Yet another cold war game: Western and eastern block finally have enough and they fight it out – by any means necessary. Well, not quite; nuclear war is not part of this game: Economic, diplomatic and conventional military means can be used to achieve world domination.
Power Struggle is played on a plain world map (which is all you're going to see throughout the game) in a turn-based fashion. Each turn, both sides can give orders to each of the provinces it controls: build armies, build factories, move armies, move production capacity, politically influence another country or flat-out attack it. Each turn is time-limited, though: After this time has passed, the commands of both players will simply be carried out, no matter what they are.
The game usually starts out with a diplomatic battle to gain influence over the initially neutral countries. Each of them has got an alignment value: Once this swings fully to one side, the respective side will gain control over the country. At some point, though, direct military action will be required to defeat the enemy. This is when Power Struggle turns into a much more conventional wargame in the vein of Risk: You shuffle your armies around the map, try to defend your borders (of which you hopefully don't have too many) and attack whenever you believe the chances of success to be high.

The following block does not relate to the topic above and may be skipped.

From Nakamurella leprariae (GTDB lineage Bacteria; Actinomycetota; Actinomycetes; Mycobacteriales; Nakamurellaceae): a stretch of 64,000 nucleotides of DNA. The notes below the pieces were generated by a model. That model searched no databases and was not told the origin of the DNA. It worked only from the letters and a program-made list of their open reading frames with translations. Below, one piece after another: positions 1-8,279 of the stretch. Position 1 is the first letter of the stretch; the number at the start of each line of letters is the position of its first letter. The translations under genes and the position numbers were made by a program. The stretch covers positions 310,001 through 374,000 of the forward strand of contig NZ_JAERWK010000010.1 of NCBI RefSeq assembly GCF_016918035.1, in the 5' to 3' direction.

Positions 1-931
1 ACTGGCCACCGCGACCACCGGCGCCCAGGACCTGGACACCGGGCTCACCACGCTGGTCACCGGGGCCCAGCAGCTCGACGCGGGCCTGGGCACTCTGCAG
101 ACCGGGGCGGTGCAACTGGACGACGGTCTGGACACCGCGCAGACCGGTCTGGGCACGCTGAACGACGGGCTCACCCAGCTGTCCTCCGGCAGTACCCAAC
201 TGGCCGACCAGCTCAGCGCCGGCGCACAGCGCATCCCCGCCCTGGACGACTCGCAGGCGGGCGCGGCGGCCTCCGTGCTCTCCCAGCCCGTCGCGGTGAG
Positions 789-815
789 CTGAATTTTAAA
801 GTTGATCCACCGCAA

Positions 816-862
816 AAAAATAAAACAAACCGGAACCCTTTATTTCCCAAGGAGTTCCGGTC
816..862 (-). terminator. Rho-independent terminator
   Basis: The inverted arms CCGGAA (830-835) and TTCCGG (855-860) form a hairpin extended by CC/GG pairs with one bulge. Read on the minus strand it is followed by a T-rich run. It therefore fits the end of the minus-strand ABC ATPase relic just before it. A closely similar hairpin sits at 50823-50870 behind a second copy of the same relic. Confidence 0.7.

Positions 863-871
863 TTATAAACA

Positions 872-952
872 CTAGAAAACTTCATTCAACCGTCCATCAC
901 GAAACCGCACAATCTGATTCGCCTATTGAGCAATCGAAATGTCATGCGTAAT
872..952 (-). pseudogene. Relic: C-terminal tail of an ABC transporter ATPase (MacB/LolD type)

Consequently, a few typical problems of Risk comes up in Power Struggle as well: Just from looking at the small map, it is not always entirely clear which countries are connected. Also, the endgame turns into a bit of a chore: Once one player clearly has the upper hand production-wise, conquering the rest of the world is just a matter of time, not skill.
The game also has its own quirks: As a single-player game, it's virtually useless as the AI is too predictable. For example, it will never use direct military force before all initially neutral countries have been conquered first. This is not a bug – it is even officially disclosed in the manual! Such inflexible strategy can be easily exploited by the player. Also, both the interface and the time limit of the turns are clearly geared towards two-player games: Icon sets of both players are always visible, both players act at the same time (ideally, you should have two mice) and they can always see what the other is doing.
That said, as a very light-weight strategy game which goes a little beyond the usual scope of Risk, Power Struggle can be a lot of fun if played against a friend. In this case, many of the simplicities become advantages: For example, the fact that you can finish your game in one session; or that virtually no learning of the rules or the mechanics is required. So, on the whole, a nice low-budget production.
P.S. Since the manual scan is in German, here is the most important piece of information to play the game: The space bar ends the turn prematurely.